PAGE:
A new study has found that children with multiple sclerosis (MS) who exercise regularly may experience milder or fewer symptoms than inactive children with MS.
The autoimmune disease is less common in children than in adults; between 2% and 10% of MS patients are children. However, children often present with more severe symptoms than adults.
“Up to three-quarters of children with MS experience depression, tiredness, or memory and thinking impairment,” said lead author Dr. E. Ann Yeh. “Our research is important since little is known regarding how lifestyle behaviors may affect the disease.”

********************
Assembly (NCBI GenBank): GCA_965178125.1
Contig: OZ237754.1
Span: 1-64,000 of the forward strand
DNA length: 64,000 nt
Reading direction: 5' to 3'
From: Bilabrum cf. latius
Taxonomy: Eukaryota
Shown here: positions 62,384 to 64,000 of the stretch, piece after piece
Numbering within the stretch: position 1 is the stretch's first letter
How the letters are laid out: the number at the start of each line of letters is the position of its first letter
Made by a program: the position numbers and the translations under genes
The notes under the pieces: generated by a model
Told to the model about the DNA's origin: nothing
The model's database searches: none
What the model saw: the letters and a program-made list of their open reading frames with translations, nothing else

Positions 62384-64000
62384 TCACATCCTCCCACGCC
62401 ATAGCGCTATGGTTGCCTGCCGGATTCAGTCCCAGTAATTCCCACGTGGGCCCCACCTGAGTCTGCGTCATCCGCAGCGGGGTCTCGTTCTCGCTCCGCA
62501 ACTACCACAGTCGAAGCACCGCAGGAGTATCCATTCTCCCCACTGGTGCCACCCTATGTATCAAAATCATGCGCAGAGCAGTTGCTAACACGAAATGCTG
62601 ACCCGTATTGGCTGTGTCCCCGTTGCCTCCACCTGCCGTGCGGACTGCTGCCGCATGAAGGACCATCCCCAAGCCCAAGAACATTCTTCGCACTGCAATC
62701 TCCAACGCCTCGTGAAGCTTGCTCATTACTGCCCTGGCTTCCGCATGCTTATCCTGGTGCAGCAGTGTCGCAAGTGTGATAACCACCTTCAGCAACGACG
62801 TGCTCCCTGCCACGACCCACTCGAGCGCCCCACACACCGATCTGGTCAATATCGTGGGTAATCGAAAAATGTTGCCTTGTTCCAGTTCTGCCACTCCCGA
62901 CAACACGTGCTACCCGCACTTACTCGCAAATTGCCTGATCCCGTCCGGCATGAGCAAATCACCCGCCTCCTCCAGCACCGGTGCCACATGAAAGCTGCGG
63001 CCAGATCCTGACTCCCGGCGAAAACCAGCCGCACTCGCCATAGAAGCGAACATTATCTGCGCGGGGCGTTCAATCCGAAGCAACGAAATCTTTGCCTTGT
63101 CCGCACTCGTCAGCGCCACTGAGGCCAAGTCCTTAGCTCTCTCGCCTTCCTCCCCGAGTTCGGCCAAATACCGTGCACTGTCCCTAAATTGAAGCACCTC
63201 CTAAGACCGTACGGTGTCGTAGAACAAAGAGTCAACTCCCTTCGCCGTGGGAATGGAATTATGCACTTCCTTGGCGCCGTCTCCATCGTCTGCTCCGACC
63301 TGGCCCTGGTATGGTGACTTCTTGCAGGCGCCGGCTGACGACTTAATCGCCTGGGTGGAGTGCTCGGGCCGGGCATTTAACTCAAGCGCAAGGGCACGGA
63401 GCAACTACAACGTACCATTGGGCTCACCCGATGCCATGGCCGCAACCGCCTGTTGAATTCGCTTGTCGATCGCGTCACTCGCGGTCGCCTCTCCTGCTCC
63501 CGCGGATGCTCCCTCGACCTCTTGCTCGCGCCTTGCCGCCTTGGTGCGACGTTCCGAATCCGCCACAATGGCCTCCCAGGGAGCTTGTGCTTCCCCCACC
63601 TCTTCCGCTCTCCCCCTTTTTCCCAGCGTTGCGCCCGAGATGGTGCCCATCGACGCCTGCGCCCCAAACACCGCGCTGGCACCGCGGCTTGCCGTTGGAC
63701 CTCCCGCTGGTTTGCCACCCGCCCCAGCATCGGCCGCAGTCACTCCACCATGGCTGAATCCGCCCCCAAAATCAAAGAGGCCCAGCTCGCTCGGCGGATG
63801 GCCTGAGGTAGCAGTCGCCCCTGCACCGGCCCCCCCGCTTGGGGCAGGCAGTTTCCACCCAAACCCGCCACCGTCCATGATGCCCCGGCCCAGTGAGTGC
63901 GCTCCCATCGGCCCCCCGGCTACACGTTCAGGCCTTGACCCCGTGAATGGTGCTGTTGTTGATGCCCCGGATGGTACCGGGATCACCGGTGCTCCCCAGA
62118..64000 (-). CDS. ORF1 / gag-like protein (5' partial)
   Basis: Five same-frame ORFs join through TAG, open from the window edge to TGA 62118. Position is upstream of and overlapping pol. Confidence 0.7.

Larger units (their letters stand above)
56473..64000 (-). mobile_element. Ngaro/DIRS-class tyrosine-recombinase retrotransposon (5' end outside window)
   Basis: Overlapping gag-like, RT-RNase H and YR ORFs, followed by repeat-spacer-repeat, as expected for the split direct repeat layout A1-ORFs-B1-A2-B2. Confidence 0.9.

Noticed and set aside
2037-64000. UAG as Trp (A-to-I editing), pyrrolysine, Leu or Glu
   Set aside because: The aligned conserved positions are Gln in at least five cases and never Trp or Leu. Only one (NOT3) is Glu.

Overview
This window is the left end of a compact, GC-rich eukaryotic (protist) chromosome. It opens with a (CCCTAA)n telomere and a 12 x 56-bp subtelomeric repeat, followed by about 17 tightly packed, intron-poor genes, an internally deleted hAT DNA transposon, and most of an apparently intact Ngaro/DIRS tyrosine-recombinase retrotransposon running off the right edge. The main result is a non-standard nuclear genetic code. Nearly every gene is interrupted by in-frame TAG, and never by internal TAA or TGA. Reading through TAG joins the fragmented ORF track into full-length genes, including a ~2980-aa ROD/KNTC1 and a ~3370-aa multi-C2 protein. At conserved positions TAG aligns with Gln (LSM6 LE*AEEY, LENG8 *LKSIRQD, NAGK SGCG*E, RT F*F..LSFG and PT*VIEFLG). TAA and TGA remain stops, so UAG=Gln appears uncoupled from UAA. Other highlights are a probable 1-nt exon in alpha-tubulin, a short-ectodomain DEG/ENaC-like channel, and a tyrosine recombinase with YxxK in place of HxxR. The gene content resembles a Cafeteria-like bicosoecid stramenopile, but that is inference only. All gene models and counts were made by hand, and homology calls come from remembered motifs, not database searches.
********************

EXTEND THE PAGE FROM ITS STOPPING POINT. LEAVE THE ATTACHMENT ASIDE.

The researchers looked at 110 patients between the ages of 5 and 18 with MS. 45% of these children reported participating in strenuous activity. The researchers provided questionnaires, evaluated symptom severity, and used MRI brain scans on some children to examine brain volume and MS lesions.
Children who exercised regularly had considerably lower density of brain lesions that children who did not exercise, the research team found. Exercisers also experience a median 0.5 relapses annually, compared to one per year.
Do you or someone you know have multiple sclerosis? See if you qualify for NBCRA’s clinical research study on MS today!